NEW YORK -- A century ago, at the dawn of the automobile era, TRW's predecessor companies developed the first two-piece engine valve and made wooden wheels for Henry Ford's Model T.
Now, TRW Automotive Holdings Corp., one of the world's biggest auto parts companies, is going public in an initial public offering expected to raise nearly $700 million.
TRW Automotive, with 2002 sales of $10.6 billion, was expected to price its IPO of 24 million shares at $28-$30 each and begin trading on the New York Stock Exchange on Tuesday under the symbol "TRW" .
"It has great branding, it's been in the business since 1906 or something," said Francis Gaskins of IPO Desktop, an online newsletter about IPOs.
Actually, TRW stared life as the Cleveland Capscrew Company in 1901, making valves for early model cars. One of its first executives was Charlie Thompson who provided the 'T' in TRW. In the 1960s it acquired the 'R' and 'W' of space technology firm Ramo-Wooldridge Corp.
Gaskin said the Livonia, Michigan-based maker of seat belts, brakes, steering and suspension systems, has $2.7 billion of goodwill and "one of the top-tier revenue streams in the business.
"But it's highly leveraged and 50 percent of its revenue comes from outside the United States," he said. "If the dollar comes back it will hurt results. Also it's a bit vulnerable because of high debt loads of $3.7 billion."
Analyst Mike Ward, at Creditsights, agreed it has "a great heritage. But its sales growth is nil and it has lots of debt.
"I think it is overpriced and I will not be startled if it (the IPO) is lukewarm."
PROCEEDS TO GO TO STOCK BUYBACK, DEBT REPAYMENT
TRW Automotive is controlled by private equity firm Blackstone Group, which purchased its stake a year ago from defense contractor Northrop Grumman Corp.
In a Securities and Exchange Commission filing, the company estimated its net IPO proceeds at $659 million, and said it planned to use $331 million to buy back stock held by an affiliate of Blackstone. Another $328 million will go toward repaying debt, the company said.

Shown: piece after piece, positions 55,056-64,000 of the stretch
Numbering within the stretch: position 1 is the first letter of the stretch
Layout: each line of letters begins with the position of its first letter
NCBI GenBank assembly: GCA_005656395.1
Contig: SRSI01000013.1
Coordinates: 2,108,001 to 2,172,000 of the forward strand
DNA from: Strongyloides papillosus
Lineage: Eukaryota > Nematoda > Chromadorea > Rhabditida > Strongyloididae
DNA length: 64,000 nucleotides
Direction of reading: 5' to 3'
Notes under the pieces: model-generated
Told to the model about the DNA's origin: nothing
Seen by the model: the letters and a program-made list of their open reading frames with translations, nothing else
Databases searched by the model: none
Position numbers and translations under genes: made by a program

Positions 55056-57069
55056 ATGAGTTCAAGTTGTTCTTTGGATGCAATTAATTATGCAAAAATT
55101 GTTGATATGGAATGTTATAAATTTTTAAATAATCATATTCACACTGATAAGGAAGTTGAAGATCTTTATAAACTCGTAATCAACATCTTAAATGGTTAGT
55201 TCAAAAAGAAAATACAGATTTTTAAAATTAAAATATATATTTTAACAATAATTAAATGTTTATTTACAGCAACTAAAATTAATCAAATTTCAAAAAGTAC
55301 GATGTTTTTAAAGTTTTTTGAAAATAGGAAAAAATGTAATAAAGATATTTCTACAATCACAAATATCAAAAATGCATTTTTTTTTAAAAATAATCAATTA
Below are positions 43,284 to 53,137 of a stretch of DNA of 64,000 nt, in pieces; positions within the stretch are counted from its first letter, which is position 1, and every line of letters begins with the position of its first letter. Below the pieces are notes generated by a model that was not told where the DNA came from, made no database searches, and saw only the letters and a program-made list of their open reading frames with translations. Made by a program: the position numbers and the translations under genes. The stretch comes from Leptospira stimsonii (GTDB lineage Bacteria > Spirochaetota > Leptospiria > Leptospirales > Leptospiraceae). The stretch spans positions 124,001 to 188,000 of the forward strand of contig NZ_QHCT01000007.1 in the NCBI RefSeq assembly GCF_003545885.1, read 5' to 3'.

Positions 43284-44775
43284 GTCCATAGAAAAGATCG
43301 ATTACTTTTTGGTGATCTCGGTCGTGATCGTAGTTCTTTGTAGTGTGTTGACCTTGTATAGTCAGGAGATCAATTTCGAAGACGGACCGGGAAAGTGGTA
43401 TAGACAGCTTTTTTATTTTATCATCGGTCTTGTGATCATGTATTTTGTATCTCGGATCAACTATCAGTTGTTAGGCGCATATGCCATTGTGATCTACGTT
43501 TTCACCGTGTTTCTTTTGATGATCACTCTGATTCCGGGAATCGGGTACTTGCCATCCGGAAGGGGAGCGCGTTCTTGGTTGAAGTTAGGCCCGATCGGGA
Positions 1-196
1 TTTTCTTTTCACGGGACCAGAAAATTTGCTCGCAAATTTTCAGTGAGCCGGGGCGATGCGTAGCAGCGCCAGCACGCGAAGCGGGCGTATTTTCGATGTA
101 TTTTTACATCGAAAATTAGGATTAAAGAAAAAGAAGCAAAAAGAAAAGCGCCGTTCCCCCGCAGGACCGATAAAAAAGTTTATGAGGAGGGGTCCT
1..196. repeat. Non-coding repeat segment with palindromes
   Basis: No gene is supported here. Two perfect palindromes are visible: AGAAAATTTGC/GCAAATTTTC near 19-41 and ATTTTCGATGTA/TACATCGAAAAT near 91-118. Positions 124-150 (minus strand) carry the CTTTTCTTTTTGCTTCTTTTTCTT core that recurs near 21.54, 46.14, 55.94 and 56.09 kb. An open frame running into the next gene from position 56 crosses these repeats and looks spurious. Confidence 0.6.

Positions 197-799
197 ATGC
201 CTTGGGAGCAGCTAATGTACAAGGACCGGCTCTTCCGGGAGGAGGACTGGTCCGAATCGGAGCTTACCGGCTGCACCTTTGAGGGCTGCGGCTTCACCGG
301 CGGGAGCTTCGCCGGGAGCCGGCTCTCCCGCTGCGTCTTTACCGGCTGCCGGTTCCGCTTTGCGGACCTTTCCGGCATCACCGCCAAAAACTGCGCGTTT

Underwriters Goldman Sachs, Credit Suisse First Boston and J.P. Morgan have an option to buy another 3.6 million shares.
Northrop acquired TRW Automotive as part of its acquisition of TRW Inc. for $6.7 billion in November 2002, mainly for its defense industry business. It sold off TRW Automotive to Blackstone for $4.7 billion, including debt.
Blackstone currently controls 78.5 percent of TRW's stock and Northrop Grumman owns about 20 percent, with management holding the remainder, according to the SEC filing.
After the offering, Blackstone will hold about 56.7 percent, Northrop Grumman 17.2 percent and the company's management group about 1.7 percent, TRW said.
Almost 99 million shares will remain outstanding after the IPO, which will also be underwritten by Morgan Stanley, Banc of America Securities, Deutsche Bank, Lazard [LAZ.UL] and Merrill Lynch.
The former TRW automotive businesses developed a vast array of products for the fledgling auto industry. These included fasteners and cap screw technology that was eventually adapted to create the first two-piece engine valve, as well as wooden wheels for Henry Ford's Model T in North America, and lighting and other electrical products in Europe.
Today, TRW Automotive supplies 40 major vehicle manufacturers, employs 61,000 people around the world and has 200 facilities in 22 countries.
Last August, former U.S. Treasury Secretary Paul O'Neill was elected a director of TRW Automotive. O'Neill, who was U.S. President George W. Bush's treasury secretary from 2001-2002, earlier joined Blackstone Group as a special adviser.